With intermittent winter storms pelting western states, and fairly moderate weather predicted for the front range and Rocky Mountains next week in January, how about space weather above?
The NOAA Space Weather Page (SWP) has daily information about solar weather:
The NOAA SWPC space weather page has many product discussions from near to real-time satellite feeds. Some links are fairly technical, intended for space weather experts, while others are for use by anyone, including High School students doing research. Not only is such information valuable to weather forecasters, in that long-range forecasters have algorithms for calculating probable energy impacts from M or X-class solar flairs and CMEs on international communication and space satellites, but also for analyzing the impact of coronal mass ejections with the earth's magnetosphere (at various latitudes and strengths) that have a latent affect on the jet streams for both the northern and southern hemispheres. Eventually this solar/terrestrial link will become a determining factor for long range trends, but for now this information is a great predictor of when, where, or if we are likely to see northern lights.
Another site on NOAA NWS is "Space Weather Now." http://www.swpc.noaa.gov/SWN/index.html
I particularly like this space weather site, because it currently provides a modeled graphical interface including: an auoral map, solar cycle projection, ACE real-time solar wind pages, and a current view of the sun's corona from the latest GOES Solar X-ray image. See the attached slideshow of a current solar X-ray view.
These are particularly interesting pages for people to browse, who have interest in monitoring solar activity, because it puts a near-to-real time view of the heavens right on our laptops or cell phones. After a bit of time browsing, it seems like we are viewing the solar system from the bridge of a future spaceship. I think this is a particularly useful and fun page for children to explore with, as well, because of the visual imagery, and this makes planetary science seem like a close and friendly part of every day.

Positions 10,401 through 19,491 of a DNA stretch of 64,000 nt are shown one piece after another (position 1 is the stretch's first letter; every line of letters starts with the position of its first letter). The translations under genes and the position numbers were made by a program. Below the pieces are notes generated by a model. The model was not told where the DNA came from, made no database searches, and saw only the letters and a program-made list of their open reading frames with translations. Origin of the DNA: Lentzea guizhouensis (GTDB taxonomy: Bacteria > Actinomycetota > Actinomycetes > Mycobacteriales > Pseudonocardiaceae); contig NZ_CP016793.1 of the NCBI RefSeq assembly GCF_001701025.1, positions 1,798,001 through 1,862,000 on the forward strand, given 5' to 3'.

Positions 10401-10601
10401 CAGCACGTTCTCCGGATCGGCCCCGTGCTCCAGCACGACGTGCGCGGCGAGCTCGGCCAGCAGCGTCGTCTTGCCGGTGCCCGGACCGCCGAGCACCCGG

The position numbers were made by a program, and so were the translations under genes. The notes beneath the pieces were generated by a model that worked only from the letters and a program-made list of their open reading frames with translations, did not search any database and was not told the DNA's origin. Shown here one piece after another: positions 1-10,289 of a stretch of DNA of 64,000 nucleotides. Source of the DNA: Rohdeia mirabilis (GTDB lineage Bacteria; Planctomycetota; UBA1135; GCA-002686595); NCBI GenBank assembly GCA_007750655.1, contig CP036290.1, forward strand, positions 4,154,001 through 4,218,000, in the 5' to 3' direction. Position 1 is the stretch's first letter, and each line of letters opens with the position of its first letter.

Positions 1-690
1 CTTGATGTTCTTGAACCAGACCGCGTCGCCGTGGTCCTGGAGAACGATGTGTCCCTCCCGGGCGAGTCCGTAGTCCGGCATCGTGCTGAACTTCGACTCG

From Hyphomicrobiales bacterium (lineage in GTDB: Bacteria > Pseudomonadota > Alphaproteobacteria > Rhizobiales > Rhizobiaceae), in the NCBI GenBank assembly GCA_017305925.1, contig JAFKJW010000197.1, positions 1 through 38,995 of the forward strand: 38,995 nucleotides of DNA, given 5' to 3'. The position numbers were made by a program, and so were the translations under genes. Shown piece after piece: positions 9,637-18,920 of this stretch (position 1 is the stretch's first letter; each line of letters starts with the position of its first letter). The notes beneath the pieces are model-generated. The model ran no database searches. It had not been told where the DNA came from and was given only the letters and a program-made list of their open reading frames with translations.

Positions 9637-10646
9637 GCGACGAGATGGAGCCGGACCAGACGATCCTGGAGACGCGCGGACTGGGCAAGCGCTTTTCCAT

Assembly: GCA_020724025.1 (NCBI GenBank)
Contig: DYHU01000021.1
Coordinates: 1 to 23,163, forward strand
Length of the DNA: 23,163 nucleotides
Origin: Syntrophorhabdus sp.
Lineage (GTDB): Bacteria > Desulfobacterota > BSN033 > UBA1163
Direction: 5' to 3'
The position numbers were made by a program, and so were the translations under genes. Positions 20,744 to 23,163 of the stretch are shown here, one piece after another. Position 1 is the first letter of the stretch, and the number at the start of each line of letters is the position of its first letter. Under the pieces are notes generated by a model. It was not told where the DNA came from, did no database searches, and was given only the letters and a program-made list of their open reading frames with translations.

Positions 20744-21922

When thinking about 'daily' space weather, I am reminded back a few months to a day where a very close asteroid flew by the earth that was only discovered three days prior on December 9th, 2012. Matter of fact, while writing this article, three NEOs; (1999 UR), (2013 AT72), (2013 BT15) passed by earth.
Next of interest to sky viewers across the planet in 2013, are two comets. This year was thought to be the year of the bright comet (smile in the sky). While astronomers agree about the predicted intensity, especially for the C/2012 S1 (ISON) comet event to occur in November, questions remain as to if this ‘bright’ comet will even be visible. Ison is predicted to pass very close to the sun, and may be obscured by the bright light of the sun itself, so while this comet will likely be brighter than a full moon, we may never know during daytime, unless using elaborate optical filters.
Okay, this leaves us with the other PanSTARRS comet as a good second best viewer, predicted to be around March and April (2013), and according to resident experts at "earthsky.org and space.com," this comet may be barely visible to the naked eye. This is beginning to appear like long range forecasting of terrestrial weather, where 'certainty' hopefully gets better as we get closer to each of these events.
Other celestial events worthy of note will be a predictable hoard of near earth objects (neo) asteroids that will wiz by earth at amazing speeds and reasonably predictable distances, and are visible by satellite X-ray.
A good site to monitor flying space rocks 'asteroids' is: http://neo.jpl.nasa.gov/neo/